## Wednesday, December 5, 2012

### Percentiles?!

We take tests throughout our school years and most of us understand how the scoring works.  Take the number of points earned, divide by the number of points possible, move the decimal a couple of spaces right and, voila, we have a percent that represents our score.  (If you want to learn more about percents, there's a song for that.)

But then, once a year, we take a standardized test and when the score is reported, we are given a percentile.  What in the world is a percentile?

Unfortunately, we don’t learn much about percentiles in school.  However, we do learn about the median, which I discussed in my last blog entry, and also about quartiles.  Let’s review briefly:

If all of the values in a data set are arranged in order, then the middle number (or, if there are two middle numbers, their average) is the median.  This number divides the data set into two equal groups:  Half of the values in the set are above the median, and half of the values are below the median.

If all of the values in a data set are arranged in order, then the quartiles (there are three of them) are the values that split the data set into four equal groups:

One-fourth (25%) of the values in the set are less than or equal to the 1st quartile, and three-fourths (75%) of the values are greater than or equal to the 1st quartile.

Half (50%) of the values in the set are less than or equal to the 2nd quartile, and half (50%) of the values are greater than or equal to the 2nd quartile.  (The 2nd quartile is the same as the median.)

Three-fourths (75%) of the values in the set are less than or equal to the 3rd quartile, and one-fourth (25%) of the values are greater than or equal to the 3rd quartile.

If you understand how quartiles work, then it’s not much of a leap to understand percentiles.

If all of the values in a data set are arranged in order, then the percentiles (there are 99 of them) are the values that split the data into 100 equal groups.  (Note: some people call these centiles.)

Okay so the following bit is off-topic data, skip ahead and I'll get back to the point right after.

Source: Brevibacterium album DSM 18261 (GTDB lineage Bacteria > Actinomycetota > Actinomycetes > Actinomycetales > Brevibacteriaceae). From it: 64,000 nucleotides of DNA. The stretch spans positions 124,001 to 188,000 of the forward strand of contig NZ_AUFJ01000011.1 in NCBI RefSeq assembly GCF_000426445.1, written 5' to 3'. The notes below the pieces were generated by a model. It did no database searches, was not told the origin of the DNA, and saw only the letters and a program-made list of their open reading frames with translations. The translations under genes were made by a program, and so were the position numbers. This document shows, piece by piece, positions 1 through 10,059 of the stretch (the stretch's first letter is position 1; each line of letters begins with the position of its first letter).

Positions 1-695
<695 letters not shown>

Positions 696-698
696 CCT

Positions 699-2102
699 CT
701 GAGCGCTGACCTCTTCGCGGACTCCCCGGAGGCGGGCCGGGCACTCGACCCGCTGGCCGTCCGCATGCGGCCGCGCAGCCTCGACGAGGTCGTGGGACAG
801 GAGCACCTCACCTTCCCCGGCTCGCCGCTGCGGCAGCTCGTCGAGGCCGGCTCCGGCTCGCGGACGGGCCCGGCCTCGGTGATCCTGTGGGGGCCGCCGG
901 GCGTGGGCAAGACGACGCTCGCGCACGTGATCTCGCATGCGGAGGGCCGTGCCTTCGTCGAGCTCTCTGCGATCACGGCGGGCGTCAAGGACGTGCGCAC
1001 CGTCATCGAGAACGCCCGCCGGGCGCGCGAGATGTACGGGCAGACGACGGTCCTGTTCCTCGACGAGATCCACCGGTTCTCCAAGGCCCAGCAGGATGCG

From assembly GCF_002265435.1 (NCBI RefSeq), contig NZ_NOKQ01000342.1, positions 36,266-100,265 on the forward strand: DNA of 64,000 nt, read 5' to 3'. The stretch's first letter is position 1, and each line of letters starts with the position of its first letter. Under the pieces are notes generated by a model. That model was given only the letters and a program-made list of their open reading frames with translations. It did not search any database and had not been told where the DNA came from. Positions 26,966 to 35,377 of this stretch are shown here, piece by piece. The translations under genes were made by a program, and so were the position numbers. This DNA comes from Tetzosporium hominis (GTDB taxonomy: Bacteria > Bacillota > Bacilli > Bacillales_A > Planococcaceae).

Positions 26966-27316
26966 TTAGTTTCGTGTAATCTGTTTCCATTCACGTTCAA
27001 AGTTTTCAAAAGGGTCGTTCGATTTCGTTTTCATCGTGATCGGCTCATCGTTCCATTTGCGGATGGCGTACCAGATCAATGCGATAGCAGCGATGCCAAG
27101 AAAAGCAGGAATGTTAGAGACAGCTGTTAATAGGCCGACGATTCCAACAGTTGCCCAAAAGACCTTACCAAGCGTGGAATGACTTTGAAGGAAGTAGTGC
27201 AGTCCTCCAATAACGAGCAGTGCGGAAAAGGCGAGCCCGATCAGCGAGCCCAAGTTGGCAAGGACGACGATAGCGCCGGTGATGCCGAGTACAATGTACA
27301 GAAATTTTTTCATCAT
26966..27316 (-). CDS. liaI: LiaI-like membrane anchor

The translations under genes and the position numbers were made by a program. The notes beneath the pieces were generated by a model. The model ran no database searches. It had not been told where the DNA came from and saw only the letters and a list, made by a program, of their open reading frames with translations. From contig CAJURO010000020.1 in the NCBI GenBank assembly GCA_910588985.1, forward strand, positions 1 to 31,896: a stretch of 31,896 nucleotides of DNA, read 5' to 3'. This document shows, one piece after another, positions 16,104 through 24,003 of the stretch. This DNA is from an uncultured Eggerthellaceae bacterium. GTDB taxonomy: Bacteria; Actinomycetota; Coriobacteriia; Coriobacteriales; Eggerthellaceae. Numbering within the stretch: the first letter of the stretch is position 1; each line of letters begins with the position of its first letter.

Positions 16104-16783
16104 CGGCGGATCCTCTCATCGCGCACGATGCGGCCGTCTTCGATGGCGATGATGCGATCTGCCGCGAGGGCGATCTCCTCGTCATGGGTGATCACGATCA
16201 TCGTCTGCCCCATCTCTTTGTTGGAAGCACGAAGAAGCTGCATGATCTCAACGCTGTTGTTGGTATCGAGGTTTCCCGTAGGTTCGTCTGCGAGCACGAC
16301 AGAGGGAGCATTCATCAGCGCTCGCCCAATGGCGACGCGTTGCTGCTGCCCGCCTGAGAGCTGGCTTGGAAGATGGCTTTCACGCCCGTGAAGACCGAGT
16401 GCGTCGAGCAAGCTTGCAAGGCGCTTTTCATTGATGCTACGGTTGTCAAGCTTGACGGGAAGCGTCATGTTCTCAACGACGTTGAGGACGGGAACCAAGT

1% of the values in the set are less than or equal to the 1st percentile, and 99% of the values are greater than or equal to the 1st percentile.

2% of the values in the set are less than or equal to the 2nd percentile, and 98% of the values are greater than or equal to the 2nd percentile.

And so on…

Because they split the data set into so many groups, percentiles are only useful in analyzing data sets that are very large – like the number of students who take standardized tests.

If we understand how percentiles work, then interpreting standardized test scores becomes much easier.

If a score is reported as 20th percentile, then 20% of test-takers scored at or below that level.

If a score is reported as 90th percentile, then 90% of test-takers scored at or below that level.

That wasn’t so hard was it?

So, why are there so many people who struggle with percentiles?

I blame politicians.

In the recent years, politicians arguing over tax rates have consistently discussed “Americans in the top two percent of earners”.  They would do us all a great service if they would instead argue about “Americans at or above the 98th percentile of earnings”.  It wouldn’t make politicians any more likely to work well together, but at least people would understand standardized test scores better!

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